• media sensitization and police sensitization,
Southern Africa, Central and Eastern Europe, and • resource guides, including a collection of soft- encouraging journalists and law enforcement
Central Asia. It allows them to share strategies ware tools that organizations can use to trans- agents to respect the health and human
for documenting abuses against sex workers and form data about rights violations into charts, rights of sex workers;
advocating for legal and policy change that better maps, diagrams, and other visual tools.
protects their health and human rights. • strategic litigation; and
The website also features a section on advocacy
• video advocacy.
tactics used successfully by members of the


T HIS CHAPTER EXPLORES various forms of advocacy

that access to justice programs can undertake or support.
Often, advocacy efforts are an important complement
to the individual-level legal services covered earlier in
this Guide. Achieving long-term impact in health and human rights
generally requires efforts to effect systemic change in addition to
addressing the day-to-day legal concerns of socially excluded groups.
Providing individual-level legal services can shed light on the systemic
issues that a program or its partners may wish to pursue in their
advocacy efforts.

We define advocacy broadly, as covering any effort to advance the

welfare of socially excluded groups by changing laws, policies,
practices, or attitudes that have a negative impact on them. This
change is accomplished in part by presenting evidence and arguments
A rights workshop for sex
for why it is needed, but it often also requires forging a strong left
workers at the offices of the Sex
Workers Education and Advocacy
emotional connection with one’s target audience. Advocacy can be both Taskforce in Cape Town, South
(i) vertical, engaging people who hold the power to make appropriate Africa.

changes; and (ii) horizontal, engaging peers who can in turn exert
pressure on decision-makers or advance social discourse on a
particular issue.

The following sections of this chapter focus on three specific forms

of advocacy: international and regional advocacy, strategic litigation,
and communications and media.

CONNECTING OUTREACH WORK TO A number of successes have resulted from programs, only three of them offer the full range
ADVOCACY AT THE NATIONAL LEVEL: Gadejuristen’s advocacy work with its partners. of necessary services. In addition, in certain parts
GADEJURISTEN For instance, in 2007 a majority of the Danish of the country it is not possible to obtain a metha-
Parliament voted in favor of legalizing heroin done prescription, and opioid-dependent patients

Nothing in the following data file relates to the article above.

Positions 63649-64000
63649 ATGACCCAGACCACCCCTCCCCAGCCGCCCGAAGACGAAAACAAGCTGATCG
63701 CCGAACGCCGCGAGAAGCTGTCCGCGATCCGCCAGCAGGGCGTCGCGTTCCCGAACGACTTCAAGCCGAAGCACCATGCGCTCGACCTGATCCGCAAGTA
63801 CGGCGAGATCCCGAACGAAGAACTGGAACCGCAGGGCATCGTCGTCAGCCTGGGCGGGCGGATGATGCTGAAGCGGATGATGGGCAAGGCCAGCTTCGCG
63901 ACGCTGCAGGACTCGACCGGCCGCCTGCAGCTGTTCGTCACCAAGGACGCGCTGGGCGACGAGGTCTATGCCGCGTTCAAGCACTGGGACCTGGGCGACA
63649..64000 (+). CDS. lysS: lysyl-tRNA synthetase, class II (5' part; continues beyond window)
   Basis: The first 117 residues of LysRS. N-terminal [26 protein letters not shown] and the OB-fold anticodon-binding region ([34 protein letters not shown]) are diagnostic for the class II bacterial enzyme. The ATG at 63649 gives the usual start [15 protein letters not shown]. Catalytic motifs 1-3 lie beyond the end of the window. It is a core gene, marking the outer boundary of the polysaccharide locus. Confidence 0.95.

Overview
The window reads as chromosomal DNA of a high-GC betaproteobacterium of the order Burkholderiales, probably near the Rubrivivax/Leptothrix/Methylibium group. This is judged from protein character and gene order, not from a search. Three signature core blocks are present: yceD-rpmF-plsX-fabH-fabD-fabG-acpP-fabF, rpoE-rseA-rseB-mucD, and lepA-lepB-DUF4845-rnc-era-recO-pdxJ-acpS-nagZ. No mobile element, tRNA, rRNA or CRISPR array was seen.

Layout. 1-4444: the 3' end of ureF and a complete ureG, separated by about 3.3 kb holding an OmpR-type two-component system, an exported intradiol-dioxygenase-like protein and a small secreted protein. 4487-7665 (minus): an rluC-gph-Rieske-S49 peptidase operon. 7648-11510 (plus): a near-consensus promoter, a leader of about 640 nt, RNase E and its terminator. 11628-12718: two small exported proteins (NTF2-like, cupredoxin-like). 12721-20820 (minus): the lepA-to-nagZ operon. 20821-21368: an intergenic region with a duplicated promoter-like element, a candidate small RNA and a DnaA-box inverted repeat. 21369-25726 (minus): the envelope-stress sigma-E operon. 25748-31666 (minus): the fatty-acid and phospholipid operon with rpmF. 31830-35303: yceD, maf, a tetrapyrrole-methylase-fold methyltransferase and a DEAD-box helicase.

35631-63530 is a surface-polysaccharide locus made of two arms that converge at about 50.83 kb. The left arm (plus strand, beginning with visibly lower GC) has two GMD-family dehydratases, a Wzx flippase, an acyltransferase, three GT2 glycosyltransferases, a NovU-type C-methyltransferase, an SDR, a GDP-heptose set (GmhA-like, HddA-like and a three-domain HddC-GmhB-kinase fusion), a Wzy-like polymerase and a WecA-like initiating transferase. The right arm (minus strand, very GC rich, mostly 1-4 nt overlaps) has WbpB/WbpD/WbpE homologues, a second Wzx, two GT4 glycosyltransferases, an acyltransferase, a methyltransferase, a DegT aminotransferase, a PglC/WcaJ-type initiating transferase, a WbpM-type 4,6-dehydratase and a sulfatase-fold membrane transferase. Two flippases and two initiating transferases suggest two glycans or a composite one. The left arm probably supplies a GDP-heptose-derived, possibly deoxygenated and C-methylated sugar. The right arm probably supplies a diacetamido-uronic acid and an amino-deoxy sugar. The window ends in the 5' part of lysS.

Gadejuristen—or the Danish Street Lawyers— prescriptions, and a legislative amendment to are prescribed buprenorphine regardless of
provides street-based legal services to people that end was passed the following year. The her- how they respond to it. People who use drugs in
who use drugs and sex workers in Denmark. It is oin prescription program is now available across Denmark also continue to be arrested, interro-
also, however, heavily involved in advocacy aimed Denmark, having begun in five major cities in gated, and brought to court while they undergo
at advancing the health and human rights of March 2010. Further examples include the lift on severe withdrawal symptoms without medical
criminalized populations in more systemic ways. no-go zones in 2011, and the establishment of support.
Denmark’s first safe injection site that same year.
Gadejuristen’s advocacy work often stems di- As Gadejuristen turns toward these further
Another result of Gadejuristen’s advocacy was
rectly from the individual cases it learns about on advocacy efforts, it aims to initiate or sustain
the Danish Parliament’s 2012 vote in favor of drug
outreach and its collaborations with other Danish constructive dialogue with social workers, drug
consumption rooms. Less than a year later, five
organizations that work with people who use treatment counselors, medical doctors, police,
drug consumption rooms were opened in three
drugs and sex workers. Together, Gadejuristen municipal and other state officials, health care
major cities, with at least one more to come in
and its partners advocate for specific legal pro- providers, the academic community, and civil
tections benefiting these populations. These have society. Reaching out to these actors is import-
included However, Gadejuristen maintains that the fight ant, Gadejuristen says, because many sectors
for the health and human rights of criminalized that interact with criminalized groups still do
• improving accessibility and quality of
populations is not over. A recent mapping of nee- not understand the impacts of stigma and social
dle and syringe programs found that while nearly exclusion.
• increasing accountability for misconduct by two-thirds of Danish municipalities offer these
police or health care providers;

• legalizing heroin prescription and drug con-

sumption rooms;

• decriminalizing the procurement of sexual

services; and

• decriminalizing the possession of drugs for

personal use.
Many sectors that interact with criminalized groups still do not
understand the impacts of stigma and social exclusion.

Working with communities and partners:

building a movement
The mobilization of socially excluded groups into a strong community movement can enhance the impact of
related advocacy efforts. This is because advocacy messages are strengthened and less easily dismissed the
more voices they have behind them. It is important to try to reach out to the full range of community members
affected by a certain problem, even if they are not in need of immediate legal or health assistance. This will be
easier the more the program involves these members in program design and delivery.
Access to justice programs should also aim to form coalitions with local lawyers, civil society organizations,